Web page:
Richard Wakely

There’s a lot that will be familiar to regular Festival goers in this year’s programme alongside with some changes too. For example, we opened our 60th anniversary edition some six months earlier than usual in April with a major outdoor spectacular called Cristal Palace featuring a local community cast (see our YouTube channel). This change in approach reflects a series of questions that sit at the heart of this year’s very special programme and that examine the current and future nature and role of arts and culture and specifically, arts festivals in contemporary society. Many of these questions will be addressed in the specific context of what is happening in Northern Ireland and the rest of the world; our response to the climate crisis, the challenges of creating a fair and equal society, how best to achieve true cultural diversity and Northern Ireland’s place in the world, just to name a few. Equally, we look at the evolving nature of contemporary arts practice and in particular, the growth of interdisciplinary practice that uses more than one artistic discipline to create new work.

An example of another key theme for 2022 – partnership working – is the outdoor exhibition Irish Craft Heroes, a collaboration with Design & Crafts Council Ireland, Craft NI and National Museums NI, highlighting 50 years of craft making and makers across the island, which opened in Botanic Gardens at the end of July.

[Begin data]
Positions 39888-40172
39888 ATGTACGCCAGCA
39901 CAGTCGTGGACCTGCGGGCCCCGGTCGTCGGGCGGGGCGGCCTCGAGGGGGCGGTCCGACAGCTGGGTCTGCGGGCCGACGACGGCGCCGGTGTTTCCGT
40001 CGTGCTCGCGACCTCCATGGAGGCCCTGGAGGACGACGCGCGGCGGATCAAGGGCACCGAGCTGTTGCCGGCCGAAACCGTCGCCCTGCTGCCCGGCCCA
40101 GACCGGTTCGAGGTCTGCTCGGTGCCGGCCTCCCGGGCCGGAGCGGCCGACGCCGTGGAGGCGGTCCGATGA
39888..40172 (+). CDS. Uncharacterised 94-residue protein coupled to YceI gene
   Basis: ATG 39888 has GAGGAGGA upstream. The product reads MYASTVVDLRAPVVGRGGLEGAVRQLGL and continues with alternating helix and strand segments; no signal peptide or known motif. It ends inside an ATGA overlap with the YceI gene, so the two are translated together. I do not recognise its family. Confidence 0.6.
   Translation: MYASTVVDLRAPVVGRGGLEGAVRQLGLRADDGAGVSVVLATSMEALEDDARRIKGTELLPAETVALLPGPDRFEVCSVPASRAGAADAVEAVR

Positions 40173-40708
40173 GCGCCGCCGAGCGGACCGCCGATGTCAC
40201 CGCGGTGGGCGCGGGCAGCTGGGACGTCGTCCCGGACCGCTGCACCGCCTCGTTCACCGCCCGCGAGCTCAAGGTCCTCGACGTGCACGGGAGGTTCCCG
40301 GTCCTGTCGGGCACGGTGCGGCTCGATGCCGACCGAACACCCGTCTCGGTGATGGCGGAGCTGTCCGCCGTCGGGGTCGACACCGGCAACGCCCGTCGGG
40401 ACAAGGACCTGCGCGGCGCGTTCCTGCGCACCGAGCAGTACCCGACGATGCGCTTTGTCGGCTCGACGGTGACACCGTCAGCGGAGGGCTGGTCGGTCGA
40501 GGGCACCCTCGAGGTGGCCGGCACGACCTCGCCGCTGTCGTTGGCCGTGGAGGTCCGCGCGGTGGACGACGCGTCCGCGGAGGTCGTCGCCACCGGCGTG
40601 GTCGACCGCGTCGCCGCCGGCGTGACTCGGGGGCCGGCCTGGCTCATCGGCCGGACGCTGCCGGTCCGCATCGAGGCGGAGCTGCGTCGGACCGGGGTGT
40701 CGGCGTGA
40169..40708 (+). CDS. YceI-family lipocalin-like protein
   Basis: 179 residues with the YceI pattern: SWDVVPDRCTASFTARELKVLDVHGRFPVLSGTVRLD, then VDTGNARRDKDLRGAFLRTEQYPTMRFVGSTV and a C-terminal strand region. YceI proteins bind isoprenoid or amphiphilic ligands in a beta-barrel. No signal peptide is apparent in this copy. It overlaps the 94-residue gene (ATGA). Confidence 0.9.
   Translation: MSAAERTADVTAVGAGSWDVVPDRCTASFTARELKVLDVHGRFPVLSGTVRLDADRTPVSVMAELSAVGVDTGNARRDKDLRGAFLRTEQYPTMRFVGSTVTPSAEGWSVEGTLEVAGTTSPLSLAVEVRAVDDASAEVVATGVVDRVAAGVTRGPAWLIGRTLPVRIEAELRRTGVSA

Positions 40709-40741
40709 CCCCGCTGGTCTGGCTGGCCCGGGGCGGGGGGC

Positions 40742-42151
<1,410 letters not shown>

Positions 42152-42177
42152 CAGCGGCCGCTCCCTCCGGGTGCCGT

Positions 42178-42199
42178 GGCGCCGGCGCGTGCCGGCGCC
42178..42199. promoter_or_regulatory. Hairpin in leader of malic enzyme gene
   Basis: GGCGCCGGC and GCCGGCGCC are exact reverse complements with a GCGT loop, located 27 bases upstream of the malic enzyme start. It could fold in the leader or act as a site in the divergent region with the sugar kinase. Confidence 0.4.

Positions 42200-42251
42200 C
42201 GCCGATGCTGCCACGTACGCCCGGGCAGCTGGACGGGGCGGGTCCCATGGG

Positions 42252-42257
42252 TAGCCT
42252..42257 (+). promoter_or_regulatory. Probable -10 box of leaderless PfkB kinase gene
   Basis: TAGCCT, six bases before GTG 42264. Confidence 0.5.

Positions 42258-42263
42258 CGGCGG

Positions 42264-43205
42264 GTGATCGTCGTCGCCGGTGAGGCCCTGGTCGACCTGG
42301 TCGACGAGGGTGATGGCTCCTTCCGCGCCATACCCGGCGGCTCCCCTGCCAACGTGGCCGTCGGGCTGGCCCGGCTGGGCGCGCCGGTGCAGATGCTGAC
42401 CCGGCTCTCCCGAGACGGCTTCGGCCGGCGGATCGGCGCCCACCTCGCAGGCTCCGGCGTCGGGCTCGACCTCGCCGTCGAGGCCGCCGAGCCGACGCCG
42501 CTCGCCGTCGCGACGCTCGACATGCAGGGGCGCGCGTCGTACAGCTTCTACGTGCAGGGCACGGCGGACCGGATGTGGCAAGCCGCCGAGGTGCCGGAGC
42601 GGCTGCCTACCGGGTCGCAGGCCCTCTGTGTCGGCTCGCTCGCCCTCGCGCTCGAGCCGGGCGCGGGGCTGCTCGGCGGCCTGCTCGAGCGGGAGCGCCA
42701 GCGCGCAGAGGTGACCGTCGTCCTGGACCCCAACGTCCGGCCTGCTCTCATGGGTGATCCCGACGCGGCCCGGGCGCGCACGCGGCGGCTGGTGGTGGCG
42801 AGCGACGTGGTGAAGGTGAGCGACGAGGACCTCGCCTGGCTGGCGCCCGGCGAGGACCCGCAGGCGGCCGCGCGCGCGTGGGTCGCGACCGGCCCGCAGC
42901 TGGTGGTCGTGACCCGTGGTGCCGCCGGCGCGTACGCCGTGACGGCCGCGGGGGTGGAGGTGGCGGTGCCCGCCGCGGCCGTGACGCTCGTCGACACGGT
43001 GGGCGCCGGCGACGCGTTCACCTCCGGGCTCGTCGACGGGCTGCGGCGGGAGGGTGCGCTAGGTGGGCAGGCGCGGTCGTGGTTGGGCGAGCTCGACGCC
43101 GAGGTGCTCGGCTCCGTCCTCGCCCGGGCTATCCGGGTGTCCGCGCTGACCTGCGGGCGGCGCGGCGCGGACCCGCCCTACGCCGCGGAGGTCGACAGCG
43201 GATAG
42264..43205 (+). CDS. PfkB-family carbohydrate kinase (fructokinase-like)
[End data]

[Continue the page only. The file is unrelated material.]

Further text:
We are honoured to open our autumn season on 5th October at The MAC with the UK premiere of a new play by Frank McGuinness, Dinner With Groucho. With special financial support from the British Council, we are presenting a number of artists and events from North Africa and the Middle East, including Youness Atbane, Shaymaa Shoukry and acclaimed Palestinian artist/performer, Riham Isaac, who brings the world premiere of her new work, Another Lover’s Discourse to The MAC. Canadian artists also feature throughout our programme including the bittersweet story of Vivek Shraya’s journey through showbiz in How To Fail as a Popstar; a critical look at the world of opera in The Queen in Me and the magnificent and powerful Kiinalik: These Sharp Tools, over our closing weekend.

This year’s programme includes a new strand of programming that takes a more in depth look at the work of a leading artist or ensemble. Our first Featured Artist is the young rising star of French and European dance, Noé Soulier whose works are showcased live and online.

As always, local artists and ensembles form the backbone of the festival and this year is no different with news works and programmes from Oona Doherty, Conor Mitchell, Paul McVeigh, Jan McCullough, Cahoots, Big Telly, Dumbworld and many others.

Our support for Belfast’s UNESCO City of Music designation is largely reflected in how music is seen by many of the above artists as an essential component in their interdisciplinary practice. These are supplemented by a series of stand-alone concerts featuring Festival favourites Paul Carrack and Martin Hayes with his new group, the Common Ground Ensemble, both at the Grand Opera House, alongside special concerts and recitals by the Ulster Orchestra,Ruth McGinley, Fews Ensemble, Matt Andersen and IMLÉ with Róisín Seoighe.

The essence of performance is in its liveness and its uniqueness at any given moment, so please join us throughout this, our 60th year for a rich and unique feast of art and culture that is enlightening as it is entertaining.

Richard Wakely – Artistic Director and Chief Executive, Belfast International Arts Festival